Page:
5. Add Water

A few flicks of water on the outer strands of hair can dampen the effect of static on the hair. This makes sense as static is less common in humid environments that contain more water in the atmosphere. If you have a styled look on your hair, then this option may not be the best for you, though. 


6. Use Conditioner 

using conditioner on static hair

Hopefully, you already use conditioner each time you wash your hair, but taking extra care when doing so and applying deep conditioners in low humidity will get rid of static hair. Interestingly, shampoos create a charge in the hair that conditioners are made to balance out. 


7. Avoid Alcohol

In your products, that is! While having a drink is more than fine, applying hair products that contain the drying element, alcohol, is not only bad for your hair but will increase static in your hair. Sulfates and other unnatural, harsh chemicals should also be avoided. When it comes to our hair, focus on moisture and whole ingredients you can recognize. 


8. Wash Less

That’s right, over-washing is a recipe for static in your hair. As you may already know, constant hair washing strips all of the natural oils out, making hair drier and more prone to flying up. For babes with thin hair who need to wash daily, this option might not be ideal. It can be worth considering more ponytail or bun days in between washing, however.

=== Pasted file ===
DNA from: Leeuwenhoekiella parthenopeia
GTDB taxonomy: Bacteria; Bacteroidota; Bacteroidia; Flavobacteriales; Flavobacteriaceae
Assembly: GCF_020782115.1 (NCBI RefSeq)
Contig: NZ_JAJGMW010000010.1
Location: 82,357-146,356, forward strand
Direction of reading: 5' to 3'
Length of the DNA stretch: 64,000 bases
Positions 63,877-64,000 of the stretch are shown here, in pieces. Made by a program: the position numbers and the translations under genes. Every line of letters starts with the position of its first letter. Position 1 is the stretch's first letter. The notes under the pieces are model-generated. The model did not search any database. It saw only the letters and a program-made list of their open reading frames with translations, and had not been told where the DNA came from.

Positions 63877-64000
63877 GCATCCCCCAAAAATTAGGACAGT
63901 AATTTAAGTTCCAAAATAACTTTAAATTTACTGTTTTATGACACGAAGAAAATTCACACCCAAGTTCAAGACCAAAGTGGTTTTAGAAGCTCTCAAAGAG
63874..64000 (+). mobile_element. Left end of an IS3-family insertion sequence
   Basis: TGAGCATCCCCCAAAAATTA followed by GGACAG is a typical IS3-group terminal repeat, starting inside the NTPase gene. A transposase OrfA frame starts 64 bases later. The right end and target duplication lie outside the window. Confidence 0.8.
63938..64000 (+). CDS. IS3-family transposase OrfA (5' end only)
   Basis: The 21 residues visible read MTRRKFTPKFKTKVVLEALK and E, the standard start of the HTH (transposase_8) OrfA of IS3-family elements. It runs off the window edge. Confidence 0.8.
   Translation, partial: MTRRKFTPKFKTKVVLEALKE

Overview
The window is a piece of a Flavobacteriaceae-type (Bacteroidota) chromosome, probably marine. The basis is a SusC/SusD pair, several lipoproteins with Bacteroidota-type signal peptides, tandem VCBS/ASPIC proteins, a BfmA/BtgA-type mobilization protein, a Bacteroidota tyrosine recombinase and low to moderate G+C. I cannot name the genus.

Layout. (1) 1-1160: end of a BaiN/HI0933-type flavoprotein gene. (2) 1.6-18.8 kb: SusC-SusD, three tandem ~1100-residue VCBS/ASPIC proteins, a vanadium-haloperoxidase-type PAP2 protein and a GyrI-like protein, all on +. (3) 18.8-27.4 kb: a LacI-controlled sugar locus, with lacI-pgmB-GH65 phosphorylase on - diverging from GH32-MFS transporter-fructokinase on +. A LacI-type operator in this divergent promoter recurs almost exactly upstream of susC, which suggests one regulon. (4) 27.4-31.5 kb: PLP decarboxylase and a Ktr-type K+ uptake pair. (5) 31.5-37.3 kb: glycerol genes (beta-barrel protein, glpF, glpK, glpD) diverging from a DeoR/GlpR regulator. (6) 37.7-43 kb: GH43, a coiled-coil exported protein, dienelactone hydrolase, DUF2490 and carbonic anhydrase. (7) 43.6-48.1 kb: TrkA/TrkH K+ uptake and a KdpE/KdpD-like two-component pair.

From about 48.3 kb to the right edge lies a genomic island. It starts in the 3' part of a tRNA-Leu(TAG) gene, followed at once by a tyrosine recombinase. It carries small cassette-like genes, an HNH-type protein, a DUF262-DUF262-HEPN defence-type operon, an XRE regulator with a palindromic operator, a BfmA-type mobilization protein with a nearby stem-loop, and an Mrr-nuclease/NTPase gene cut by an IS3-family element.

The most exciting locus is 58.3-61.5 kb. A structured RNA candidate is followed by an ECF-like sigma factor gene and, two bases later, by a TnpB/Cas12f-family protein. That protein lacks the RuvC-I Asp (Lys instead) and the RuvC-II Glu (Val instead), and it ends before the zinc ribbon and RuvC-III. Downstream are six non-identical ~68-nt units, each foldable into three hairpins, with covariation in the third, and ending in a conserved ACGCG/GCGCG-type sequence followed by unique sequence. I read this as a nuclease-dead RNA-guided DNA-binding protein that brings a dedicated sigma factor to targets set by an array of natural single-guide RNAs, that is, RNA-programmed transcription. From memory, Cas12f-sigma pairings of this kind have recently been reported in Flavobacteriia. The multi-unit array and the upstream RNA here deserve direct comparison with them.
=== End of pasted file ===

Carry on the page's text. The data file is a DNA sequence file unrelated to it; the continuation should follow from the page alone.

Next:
9. Put down the plastic 

Want to remove static hair for good? Change your styling tools. You don’t have to replace your straightener or blow dryer (although an ionic dryer will banish static electricity in no time), but you should buy new brushes and combs.

Many of us remember rubbing plastic balloons on our hair as kids to make it stand straight up. In fact, it’s the plastic that causes static because of its nonporous nature.

Electrical charges build up on the surface of the plastic, so using a plastic brush or any other tools made of plastic on the hair can cause static. Try a brush with natural bristles or those made of any other materials like rubber or metal.


10. Limit Heat Styling 

While humid climates reduce static, just plain hot ones don’t. As you may already notice, heat styling dries hair out. Avoiding constant daily applications of heat from sources like hair dryers, flat irons and curling wands can reduce the amount of static that shows up in your hair. 

It can be surprising to see how many aspects of modern life can cause static on your strands. To get rid of static hair, simply follow a handful of the tips above and enjoy a frizz-free lifestyle.


11. A Little Lotion

applying lotion on static hair

In a pinch, hand lotion can bring static under control. Because it’s a lotion, you don’t want to use a lot—you can’t, unless you want to walk around with greasy hair. Place a small amount of moisturizer in your palm, rub it into your hands almost entirely, then run your palms and fingers over your hair.